People Smooth Their Consumption. Shouldn’t Nations, Too?

November 16, 2021

According to mainstream economic theory, consumption should be less volatile than income. The reason is straightforward. If people lose their job and their income falls, they can tap their savings or take out a loan to cover their expenses. When they find a new job and income grows, the savings can be rebuilt or the loan repaid. That is, people can use their savings or borrowing to smooth their consumption over time.

This should be true both for individuals and for the economy as a whole. Total consumption in an economy should be less volatile than that economy’s total income, or gross domestic product (GDP). But for many economies, that is not what we see. The vertical axis in the figure below measures the relative volatility of consumption to income in a sample of 32 advanced and emerging market economies. As shown in the figure, almost half the economies have a ratio greater than 1. That is, their consumption is more volatile than their income.

The horizontal axis of the figure measures the average income–average GDP—per person in each economy from 1970 to 2019. The purple line summarizes the negative relationship between them.The purple line shows the values of relative volatility predicted by GDP per capita.

The Relationship between Income and Consumption Volatility

SOURCES: Penn World Table version 10.0 and authors’ calculations.

NOTE: Relative volatility is the ratio of the standard deviation of the logarithmic difference of consumption to the standard deviation of the logarithmic difference of gross domestic product (GDP), calculated from 1970 to 2019. For example, a ratio greater than 1 means consumption is more volatile than income. The purple line shows the values of relative volatility predicted by GDP per capita.

In higher-income countries, consumption tends to be less volatile than income. In lower-income countries, consumption tends to be more volatile than income.The data are real (2017 dollars) and come from the Penn World Table version 10.0. Relative volatility is the ratio of the standard deviation of the logarithmic difference of consumption to the standard deviation of the logarithmic difference of GDP, calculated from 1970 to 2019.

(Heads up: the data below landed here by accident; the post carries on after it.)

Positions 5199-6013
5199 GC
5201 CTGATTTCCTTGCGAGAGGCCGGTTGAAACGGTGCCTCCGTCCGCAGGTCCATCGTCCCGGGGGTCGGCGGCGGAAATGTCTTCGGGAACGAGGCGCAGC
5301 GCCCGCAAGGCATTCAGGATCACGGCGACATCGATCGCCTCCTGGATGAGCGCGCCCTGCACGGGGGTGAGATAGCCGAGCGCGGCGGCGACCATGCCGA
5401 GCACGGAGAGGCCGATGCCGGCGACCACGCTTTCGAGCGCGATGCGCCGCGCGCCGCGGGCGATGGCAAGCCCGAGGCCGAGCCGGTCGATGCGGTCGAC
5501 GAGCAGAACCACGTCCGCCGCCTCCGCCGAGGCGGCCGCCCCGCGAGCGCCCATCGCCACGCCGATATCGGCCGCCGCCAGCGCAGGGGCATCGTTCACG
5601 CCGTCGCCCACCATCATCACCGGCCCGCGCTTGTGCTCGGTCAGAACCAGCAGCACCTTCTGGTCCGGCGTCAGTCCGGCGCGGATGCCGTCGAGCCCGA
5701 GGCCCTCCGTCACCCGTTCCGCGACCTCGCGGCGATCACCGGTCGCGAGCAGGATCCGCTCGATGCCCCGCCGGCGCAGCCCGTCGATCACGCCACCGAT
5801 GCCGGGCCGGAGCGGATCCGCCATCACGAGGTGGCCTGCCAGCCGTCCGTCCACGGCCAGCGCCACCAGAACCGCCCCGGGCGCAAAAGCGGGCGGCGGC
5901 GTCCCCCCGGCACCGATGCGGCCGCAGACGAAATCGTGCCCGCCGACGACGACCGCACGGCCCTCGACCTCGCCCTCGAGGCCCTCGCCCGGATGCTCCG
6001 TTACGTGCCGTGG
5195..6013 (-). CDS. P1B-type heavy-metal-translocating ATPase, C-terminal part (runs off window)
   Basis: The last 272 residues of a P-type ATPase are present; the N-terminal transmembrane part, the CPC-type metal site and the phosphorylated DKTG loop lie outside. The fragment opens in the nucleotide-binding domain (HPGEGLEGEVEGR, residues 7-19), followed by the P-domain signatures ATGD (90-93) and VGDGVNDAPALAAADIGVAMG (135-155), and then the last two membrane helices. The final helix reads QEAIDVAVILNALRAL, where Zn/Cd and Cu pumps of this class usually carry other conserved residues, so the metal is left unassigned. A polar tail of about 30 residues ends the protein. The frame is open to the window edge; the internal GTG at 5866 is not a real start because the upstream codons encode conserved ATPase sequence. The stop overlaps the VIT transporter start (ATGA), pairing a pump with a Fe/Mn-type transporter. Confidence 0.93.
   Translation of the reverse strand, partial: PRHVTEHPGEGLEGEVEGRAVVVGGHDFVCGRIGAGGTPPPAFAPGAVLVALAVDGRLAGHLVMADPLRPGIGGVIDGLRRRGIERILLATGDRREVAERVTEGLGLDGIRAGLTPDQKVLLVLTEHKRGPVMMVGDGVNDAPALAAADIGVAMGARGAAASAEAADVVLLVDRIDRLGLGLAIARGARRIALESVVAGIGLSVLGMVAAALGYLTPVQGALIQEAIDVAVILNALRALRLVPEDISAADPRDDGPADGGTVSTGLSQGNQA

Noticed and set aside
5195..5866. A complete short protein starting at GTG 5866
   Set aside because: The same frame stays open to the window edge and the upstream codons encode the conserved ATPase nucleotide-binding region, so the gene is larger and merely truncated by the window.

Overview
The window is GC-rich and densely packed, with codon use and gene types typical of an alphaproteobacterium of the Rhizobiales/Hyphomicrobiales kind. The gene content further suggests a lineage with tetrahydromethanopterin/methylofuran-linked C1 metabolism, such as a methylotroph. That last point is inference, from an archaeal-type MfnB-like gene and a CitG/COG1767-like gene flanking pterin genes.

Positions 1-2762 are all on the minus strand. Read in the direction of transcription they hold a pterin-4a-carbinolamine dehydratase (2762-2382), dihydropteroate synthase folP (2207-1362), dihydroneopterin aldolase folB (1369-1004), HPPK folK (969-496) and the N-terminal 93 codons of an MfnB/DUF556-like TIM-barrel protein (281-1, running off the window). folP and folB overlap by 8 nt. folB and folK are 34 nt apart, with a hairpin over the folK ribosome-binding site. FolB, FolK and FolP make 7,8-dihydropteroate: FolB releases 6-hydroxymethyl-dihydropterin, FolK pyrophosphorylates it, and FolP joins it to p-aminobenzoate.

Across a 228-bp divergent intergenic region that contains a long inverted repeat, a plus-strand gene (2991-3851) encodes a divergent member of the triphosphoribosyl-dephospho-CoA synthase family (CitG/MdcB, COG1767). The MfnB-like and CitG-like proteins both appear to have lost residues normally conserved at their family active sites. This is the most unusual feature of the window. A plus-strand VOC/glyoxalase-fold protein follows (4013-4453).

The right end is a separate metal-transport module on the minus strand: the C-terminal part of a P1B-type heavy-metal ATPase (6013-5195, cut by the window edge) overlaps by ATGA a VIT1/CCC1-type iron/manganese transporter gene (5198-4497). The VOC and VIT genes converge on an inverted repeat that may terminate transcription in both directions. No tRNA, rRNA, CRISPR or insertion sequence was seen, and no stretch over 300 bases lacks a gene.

Reasons for Higher Relative Volatility of Consumption

What explains the high relative volatility of consumption in lower-income countries? Here are some possibilities.

Measurement Error

Consumption is the most difficult category to measure on the expenditure side of the national accounts. In some low-income countries, consumption is measured as the residual after subtracting investment, government spending and net exports from GDP. The greater volatility of consumption in lower-income countries might reflect greater measurement error in the national accounts of these countries.

Durable Goods vs. Nondurable Goods and Services

Durable goods like cars and home appliances benefit their owners for many years. People buy durable goods infrequently and may delay purchases when income is temporarily low. Spending on nondurable goods (like food) and services (like health care) tends to be more frequent and harder to postpone. If durable goods are more important to consumers in lower-income countries, consumption would be more volatile.

Persistent Changes in Income